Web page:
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In the summer of 2008, three big volcanoes erupted in Alaska. One created an ash cloud that stretched across North America. And what is noteworthy now is how noteworthy it wasn't then. Flight disruptions were quite minor.
These volcanoes barely made the news, which is quite a contrast with what Europe just experienced when a volcano erupted in Iceland. It illustrates the differences in both geography and air regulations. NPR's Richard Harris has the story.
RICHARD HARRIS: Three mountains in the Aleutian Islands blew their tops in quick succession. Kasatochi, Okmok and Cleveland all spewed giant ash plumes into the air. And Chris Nye from the state of Alaska's Volcano Observatory says all three eruptions came without warning.
Mr. CHRIS NYE (Alaska's Volcano Observatory): The most surprising thing we got was a call from the Space Station, saying, do you know that one of your volcanoes is erupting? And it was a clear blue day, and they sent us beautiful, beautiful photographs of the top of this plume. And we had to say, no, we don't know that it's erupting - really embarrassing.
(Soundbite of laughter)
HARRIS: Well, not really embarrassing, so much as a reminder that we aren't keeping a close eye on every single volcano on our turf. And those eruptions were every bit as big as the one in Iceland.
Mr. NYE: Certainly, the distance that the - particularly the Kasatochi plume traveled across North America was more than the current Icelandic eruption is doing.
HARRIS How far did it go?
Mr. NYE: All the way across North America to the East Coast. And then there are reports from the Kasatochi eruption of vibrant sunsets in Europe from that summer, so that's suggesting something very, very high in the atmosphere actually made it that far.
HARRIS: But the eruption was handled very differently in the U.S., compared with Europe's reaction to the Iceland volcano. In Europe, government authorities decide whether the skies are safe or not. In contrast, in the U.S., data about ash clouds is given to the airlines, and it's mostly up to them to decide whether it's safe to fly or not.
During the Alaskan eruptions, the government closed only small patches of airspace immediately around the volcanoes. Leonard Salinas, a flight dispatcher for United Airlines, says it wasn't so hard to cope with those eruptions.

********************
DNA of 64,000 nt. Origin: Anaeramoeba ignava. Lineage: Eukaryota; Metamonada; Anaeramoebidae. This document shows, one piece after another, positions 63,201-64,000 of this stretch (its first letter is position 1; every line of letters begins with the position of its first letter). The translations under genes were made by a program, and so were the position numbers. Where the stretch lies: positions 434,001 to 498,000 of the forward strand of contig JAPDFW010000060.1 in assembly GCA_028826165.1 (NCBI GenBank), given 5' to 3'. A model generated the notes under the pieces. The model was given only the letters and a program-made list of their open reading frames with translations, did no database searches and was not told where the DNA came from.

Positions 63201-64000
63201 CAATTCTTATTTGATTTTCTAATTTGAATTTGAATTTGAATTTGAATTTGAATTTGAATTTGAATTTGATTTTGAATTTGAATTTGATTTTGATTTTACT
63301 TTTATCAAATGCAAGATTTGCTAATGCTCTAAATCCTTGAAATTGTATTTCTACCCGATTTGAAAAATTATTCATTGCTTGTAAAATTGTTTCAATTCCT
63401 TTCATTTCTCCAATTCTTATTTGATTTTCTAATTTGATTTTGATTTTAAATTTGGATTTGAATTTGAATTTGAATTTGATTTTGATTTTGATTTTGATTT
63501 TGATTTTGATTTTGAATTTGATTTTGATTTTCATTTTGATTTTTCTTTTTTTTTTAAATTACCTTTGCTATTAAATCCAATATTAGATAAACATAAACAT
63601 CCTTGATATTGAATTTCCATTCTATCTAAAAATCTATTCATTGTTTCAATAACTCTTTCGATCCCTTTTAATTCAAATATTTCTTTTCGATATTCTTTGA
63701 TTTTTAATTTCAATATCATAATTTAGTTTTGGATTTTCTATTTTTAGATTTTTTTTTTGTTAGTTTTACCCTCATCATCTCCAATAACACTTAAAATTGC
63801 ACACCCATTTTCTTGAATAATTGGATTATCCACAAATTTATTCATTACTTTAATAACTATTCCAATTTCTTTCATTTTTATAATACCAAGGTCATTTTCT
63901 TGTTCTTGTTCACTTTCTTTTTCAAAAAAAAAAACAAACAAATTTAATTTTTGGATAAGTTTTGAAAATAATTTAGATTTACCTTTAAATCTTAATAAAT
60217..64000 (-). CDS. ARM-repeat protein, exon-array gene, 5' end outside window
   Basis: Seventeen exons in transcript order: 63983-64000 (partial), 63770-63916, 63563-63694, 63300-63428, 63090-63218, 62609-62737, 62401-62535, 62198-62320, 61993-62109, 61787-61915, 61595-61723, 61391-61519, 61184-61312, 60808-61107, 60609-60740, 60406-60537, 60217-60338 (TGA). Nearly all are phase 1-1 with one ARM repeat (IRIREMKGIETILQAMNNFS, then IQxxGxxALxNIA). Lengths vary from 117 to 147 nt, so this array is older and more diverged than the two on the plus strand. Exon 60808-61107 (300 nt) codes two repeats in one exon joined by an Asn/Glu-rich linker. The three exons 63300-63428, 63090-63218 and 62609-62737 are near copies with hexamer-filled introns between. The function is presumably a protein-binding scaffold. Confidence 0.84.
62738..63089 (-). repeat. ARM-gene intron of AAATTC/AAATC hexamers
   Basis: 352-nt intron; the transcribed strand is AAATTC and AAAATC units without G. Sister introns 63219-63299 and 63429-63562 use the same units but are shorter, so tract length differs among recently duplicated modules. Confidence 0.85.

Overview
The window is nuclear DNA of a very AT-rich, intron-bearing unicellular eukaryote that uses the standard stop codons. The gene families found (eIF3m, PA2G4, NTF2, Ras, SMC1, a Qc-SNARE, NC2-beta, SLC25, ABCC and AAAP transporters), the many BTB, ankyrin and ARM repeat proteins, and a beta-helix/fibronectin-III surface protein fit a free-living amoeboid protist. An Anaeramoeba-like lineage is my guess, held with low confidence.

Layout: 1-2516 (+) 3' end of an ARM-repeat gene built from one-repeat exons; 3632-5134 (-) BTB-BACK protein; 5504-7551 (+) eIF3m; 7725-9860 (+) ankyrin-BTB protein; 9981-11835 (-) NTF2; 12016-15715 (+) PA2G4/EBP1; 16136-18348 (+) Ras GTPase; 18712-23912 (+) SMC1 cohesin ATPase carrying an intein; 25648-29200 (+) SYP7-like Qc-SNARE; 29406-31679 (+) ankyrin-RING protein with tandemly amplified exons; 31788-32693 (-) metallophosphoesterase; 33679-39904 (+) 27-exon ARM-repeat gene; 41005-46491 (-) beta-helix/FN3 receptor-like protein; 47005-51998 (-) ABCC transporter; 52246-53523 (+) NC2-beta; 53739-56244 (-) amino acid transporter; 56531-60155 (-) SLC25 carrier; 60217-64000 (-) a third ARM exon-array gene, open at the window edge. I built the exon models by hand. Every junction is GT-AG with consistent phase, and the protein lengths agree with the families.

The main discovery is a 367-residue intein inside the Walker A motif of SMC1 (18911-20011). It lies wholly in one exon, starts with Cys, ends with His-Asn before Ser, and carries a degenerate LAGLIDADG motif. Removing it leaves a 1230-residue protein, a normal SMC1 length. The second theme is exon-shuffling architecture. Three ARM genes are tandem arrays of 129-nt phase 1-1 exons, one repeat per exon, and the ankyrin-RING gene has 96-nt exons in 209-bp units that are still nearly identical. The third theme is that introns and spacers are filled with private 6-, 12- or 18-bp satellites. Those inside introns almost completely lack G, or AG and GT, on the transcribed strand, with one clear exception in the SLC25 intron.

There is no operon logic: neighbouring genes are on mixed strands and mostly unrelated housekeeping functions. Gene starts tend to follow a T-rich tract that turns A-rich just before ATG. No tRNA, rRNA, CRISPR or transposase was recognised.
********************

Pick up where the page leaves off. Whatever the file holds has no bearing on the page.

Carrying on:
Mr. LEONARD SALINAS (Flight dispatcher for United Airlines): With more airspace, we were able to route around or completely miss the cloud by routing completely further south and around and then going to Asia, or for the flights coming from Asia doing polar routes.
HARRIS: Salinas says the airlines follow a simple rule: zero tolerance for flying through ash. But they didn't quite live up to that standard during the Alaskan eruptions because forecasts aren't 100 percent accurate.
Mr. SALINAS: There was some inadvertent encounters. That was because where the airspace was open, closed very quickly when the upper air winds brought some ash across that was not forecast in that area. So that was a non-forecast area, but that did occur.
HARRIS: He says as far as he knows, no damage resulted from those encounters. But since the 1980s, at least 15 planes have been damaged by ash along the busy North Pacific air routes, according to the U.S. Geological Survey. And planes can easily sustain tens of millions of dollars in damage. Pilots do their best to get out of those situations as quickly as possible, even if they can't see the cloud they're in.
Mr. SALINAS: If a crew picks up any indication of a smell or something erratic with any type of instrument, then we know there must be a problem and the crew will do everything to get out of that area.
HARRIS: Nobody has ever crashed as a result of flying through ash, but at least twice, jumbo jets have lost power in all four engines for a frightening few minutes.
With these encounters as a backdrop, airlines are very motivated to avoid ash in the atmosphere. Salinas says the difference in Europe is that the airspace is very confined, so airlines have less leeway to find their own way around ash clouds. So he says the difference in approach reflects geography more than philosophy.
Richard Harris, NPR News.
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